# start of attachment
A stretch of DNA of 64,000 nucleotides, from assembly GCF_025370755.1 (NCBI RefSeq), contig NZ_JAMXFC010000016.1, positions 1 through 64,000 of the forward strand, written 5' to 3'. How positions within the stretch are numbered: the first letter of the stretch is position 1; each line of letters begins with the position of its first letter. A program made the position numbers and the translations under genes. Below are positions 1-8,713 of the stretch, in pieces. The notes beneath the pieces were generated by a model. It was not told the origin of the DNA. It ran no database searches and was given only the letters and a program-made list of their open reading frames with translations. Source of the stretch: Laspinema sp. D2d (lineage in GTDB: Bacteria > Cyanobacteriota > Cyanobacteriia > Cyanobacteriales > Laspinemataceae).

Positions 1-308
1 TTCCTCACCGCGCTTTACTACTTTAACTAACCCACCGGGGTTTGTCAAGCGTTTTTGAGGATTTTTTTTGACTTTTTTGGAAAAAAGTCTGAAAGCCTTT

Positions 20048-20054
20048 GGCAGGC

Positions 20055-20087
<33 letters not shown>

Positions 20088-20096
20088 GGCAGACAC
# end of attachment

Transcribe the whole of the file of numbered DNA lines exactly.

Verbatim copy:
A stretch of DNA of 64,000 nucleotides, from assembly GCF_025370755.1 (NCBI RefSeq), contig NZ_JAMXFC010000016.1, positions 1 through 64,000 of the forward strand, written 5' to 3'. How positions within the stretch are numbered: the first letter of the stretch is position 1; each line of letters begins with the position of its first letter. A program made the position numbers and the translations under genes. Below are positions 1-8,713 of the stretch, in pieces. The notes beneath the pieces were generated by a model. It was not told the origin of the DNA. It ran no database searches and was given only the letters and a program-made list of their open reading frames with translations. Source of the stretch: Laspinema sp. D2d (lineage in GTDB: Bacteria > Cyanobacteriota > Cyanobacteriia > Cyanobacteriales > Laspinemataceae).

Positions 1-308
1 TTCCTCACCGCGCTTTACTACTTTAACTAACCCACCGGGGTTTGTCAAGCGTTTTTGAGGATTTTTTTTGACTTTTTTGGAAAAAAGTCTGAAAGCCTTT

Positions 20048-20054
20048 GGCAGGC

Positions 20055-20087
<33 letters not shown>

Positions 20088-20096
20088 GGCAGACAC